About The Saturday Chef

Midwest, United States
I am NOT a professional chef. I am what I affectionately dub a Saturday Chef—a weekend warrior of the culinary variety, fortified by the education I have gleaned from two high school cooking classes, the Food Network and my own gastronomical experiments. While I’m not ashamed to spend all day making bagels by hand, and proudly call myself a foodie, I’m not a food snob. I enjoy an Extra Value Meal as much as the next girl. My culinary escapades are still relegated to the weekends, but my love for cooking is stronger than ever, galvanized by more successes than failures, and the beautiful fact that the more I cook, the more people there are to feed. So please stay tuned for fun recipes, inevitable disasters and hopefully, a lot of good food.

Monday, February 28, 2011

Quick and Delicious: Pasta with Pancetta

A few years ago, I marched into my kitchen, rolled up my sleeves and began making pasta by hand. Without a pasta marker. Bolstered by a few websites that said such a feat could be done, I forged ahead into the culinary unknown as I had done many times before with delectable outcomes.

This was not one of those times.

I rolled and I rolled until my hands hurt. I cooked it and stood over the bowl as I stared down at not an alluring plate of feathery light pasta, but something that resembled steaming slugs peppered with Italian herbs. And sadly, it didn’t taste much better.

I learned three things that day: the Internet lies; pasta making is a process and an art; and that you should always have the right tools to make food properly.

There is no better canvas to create an edible masterpiece than pasta. Smothered in a flavorful sauce or just served with butter, salt and pepper, it has always been a staple and a favorite in my kitchen. Therefore, I’ve collected a pretty extensive list of pasta recipes. I have a select few—my Holy Grail of Carbs—that I will return to again and again. Linguine with Pancetta and Parmesan has become one of them. I put leeks in everything, so I added them to this dish, too. You get the sweet tang of onions as well as the more subtle flavor of leeks. This is a perfect meal for a weekday dinner, because it can be made quickly with items most people have in the pantry or freezer. However, the pancetta, cheese and aromatics add a bit of indulgence to a Tuesday night.


Linguine with Pancetta and Parmesan
Adapted from recipe at Cooking.com


8 ounces of pancetta or bacon, chopped
1 sweet onion, thinly sliced
1 leek, rinsed and sliced, optional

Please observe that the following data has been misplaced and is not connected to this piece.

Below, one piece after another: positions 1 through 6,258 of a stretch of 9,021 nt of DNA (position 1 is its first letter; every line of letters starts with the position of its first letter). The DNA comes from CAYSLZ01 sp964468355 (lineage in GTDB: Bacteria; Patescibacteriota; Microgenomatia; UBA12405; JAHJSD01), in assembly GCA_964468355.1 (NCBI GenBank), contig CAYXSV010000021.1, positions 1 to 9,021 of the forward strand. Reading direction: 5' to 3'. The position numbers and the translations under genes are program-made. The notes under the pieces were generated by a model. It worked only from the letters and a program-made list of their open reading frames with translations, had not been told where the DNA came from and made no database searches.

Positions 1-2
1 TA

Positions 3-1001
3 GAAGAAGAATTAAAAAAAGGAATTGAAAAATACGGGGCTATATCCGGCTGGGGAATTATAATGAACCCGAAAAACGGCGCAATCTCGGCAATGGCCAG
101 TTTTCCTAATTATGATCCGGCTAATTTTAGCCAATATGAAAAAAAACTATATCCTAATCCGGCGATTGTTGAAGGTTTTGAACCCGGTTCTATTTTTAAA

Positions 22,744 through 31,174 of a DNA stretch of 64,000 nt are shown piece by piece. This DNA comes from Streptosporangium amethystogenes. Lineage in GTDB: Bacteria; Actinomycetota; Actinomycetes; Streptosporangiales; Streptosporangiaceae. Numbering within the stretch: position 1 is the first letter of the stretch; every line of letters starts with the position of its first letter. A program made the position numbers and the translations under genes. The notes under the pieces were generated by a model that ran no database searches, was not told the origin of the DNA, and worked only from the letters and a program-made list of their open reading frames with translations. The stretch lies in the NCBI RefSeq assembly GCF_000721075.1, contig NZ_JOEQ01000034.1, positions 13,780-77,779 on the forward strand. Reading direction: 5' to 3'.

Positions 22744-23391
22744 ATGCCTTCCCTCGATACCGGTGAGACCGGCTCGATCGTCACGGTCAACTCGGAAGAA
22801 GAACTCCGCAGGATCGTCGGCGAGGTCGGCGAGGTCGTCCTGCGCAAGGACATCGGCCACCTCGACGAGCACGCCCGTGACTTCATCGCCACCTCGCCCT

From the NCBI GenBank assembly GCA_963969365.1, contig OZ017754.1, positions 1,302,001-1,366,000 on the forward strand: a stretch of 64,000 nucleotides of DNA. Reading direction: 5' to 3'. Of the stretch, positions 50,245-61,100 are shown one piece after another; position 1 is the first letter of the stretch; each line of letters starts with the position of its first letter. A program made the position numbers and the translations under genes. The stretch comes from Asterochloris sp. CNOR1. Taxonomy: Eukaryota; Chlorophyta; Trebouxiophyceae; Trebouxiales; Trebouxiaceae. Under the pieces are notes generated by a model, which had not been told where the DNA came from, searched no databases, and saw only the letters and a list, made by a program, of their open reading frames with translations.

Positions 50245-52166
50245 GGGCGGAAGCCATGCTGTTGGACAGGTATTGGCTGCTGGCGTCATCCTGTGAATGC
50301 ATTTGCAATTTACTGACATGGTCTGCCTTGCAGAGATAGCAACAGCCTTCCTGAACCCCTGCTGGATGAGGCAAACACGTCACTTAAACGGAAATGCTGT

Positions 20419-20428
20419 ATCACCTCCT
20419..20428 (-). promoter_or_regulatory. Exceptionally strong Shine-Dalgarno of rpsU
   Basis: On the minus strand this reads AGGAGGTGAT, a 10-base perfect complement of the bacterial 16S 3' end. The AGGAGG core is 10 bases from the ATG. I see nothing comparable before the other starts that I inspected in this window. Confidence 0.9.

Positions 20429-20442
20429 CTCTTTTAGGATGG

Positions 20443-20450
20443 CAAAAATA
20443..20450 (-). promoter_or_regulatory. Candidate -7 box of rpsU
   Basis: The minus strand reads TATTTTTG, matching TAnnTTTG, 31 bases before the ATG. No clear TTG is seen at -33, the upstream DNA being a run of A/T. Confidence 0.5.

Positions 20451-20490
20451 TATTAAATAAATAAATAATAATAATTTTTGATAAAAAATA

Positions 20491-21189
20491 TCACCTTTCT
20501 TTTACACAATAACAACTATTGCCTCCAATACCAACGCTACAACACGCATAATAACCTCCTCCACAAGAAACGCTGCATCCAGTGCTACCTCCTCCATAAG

½ teaspoon dried thyme
1/8 teaspoon of red pepper flakes
¾ pound of linguine
½ cup grated parmesan cheese, plus more for serving
Salt, black pepper to taste*


In a large skillet, cook the pancetta or bacon until slightly crisp. Remove the pork with a slotted spoon onto a plate lined with paper towels.

Reserve two tablespoons of the pork fat and drain off the rest.

Return the pan to medium heat. Add onions and leeks, thyme and red pepper and season very lightly with salt. Cook the onion mixture, stirring occasionally, until it is brown, about 8 to 10 minutes. Remove from heat.

Cooking the linguine in boiling salted water per directions. Reserve about 1 cup of pasta water. Drain pasta. Add pancetta, onions, cheese, and ¾ of reserved pasta water, and black pepper. If sauce is too thick, add more pasta water.

Serve immediately with parmesan cheese.

*Note: Salt this dish very carefully and conservatively. It is very easy to over-salt this recipe as it contains pancetta and cheese.

Thursday, February 3, 2011

Saturday Chef's Cure for the Winter Blues: Creamy Potato Soup

During my senior year of high school, after years of taking advanced classes and being admitted to college, I decided take a couple fun courses—one of them was a cooking class. While, I don’t use calculus or speak French in my daily life, I still make a lot the dishes I learned in that class, especially Creamy Potato Soup. It’s also where I learned the basics of cooking and how many things you can make with a roux.

Here in Wisconsin, this winter has been strangely snow-less (at one point, Georgia had more snow than we did.  GEORGIA!), but this week the Midwest was finally walloped with an honest-to-goodness snowicane that made up for the lack of the fluffy stuff. It involved thunder-snow, lightning, 60 mph winds and 14 inches of snow in less than 12 hours. It was AWESOME, and gave me a perfect reason to make this creamy, velvety, delicious, easy potato soup. It’s like a foodie equivalent of your favorite warm sweater. It can be made in less time it takes to dig your car out from a four-foot snowdrift. Even if you’re stuck in the house, you probably have everything you need to make it already in your cupboard. The luscious flavor makes it perfect for garnishing, too. My dad adds canned clams and some juice for a quick chowder—I just stick with bacon and cheese.


Easy Potato Soup

4 tablespoons butter

4 tablespoons all-purpose flour

3 cups milk, warmed

1 to 1 ½ cups low-sodium chicken broth

3 cups russet potatoes, ½’’ dice



In a large stockpot over medium heat, melt butter. When butter is almost completely melted, but not foaming, add flour and whisk to combine. Cook for roux for 1 minute, seasoning with salt and pepper.

Slowly pour about 1 cup of warmed milk into roux and whisk to combine. Mixture should thicken and smooth out. Stir in the rest of the milk and the chicken broth. Season thoroughly with salt and pepper. Add diced potatoes. Reduce heat to low and simmer, stirring frequently, for about 15-20 minutes, until soup has thickened and potatoes are fork tender, but not mushy. Season to taste. I prefer lots of black pepper. If soup gets too thick, add a bit more chicken broth to thin out.

Serve immediately with a sprinkling of your favorite cheese and chopped bacon.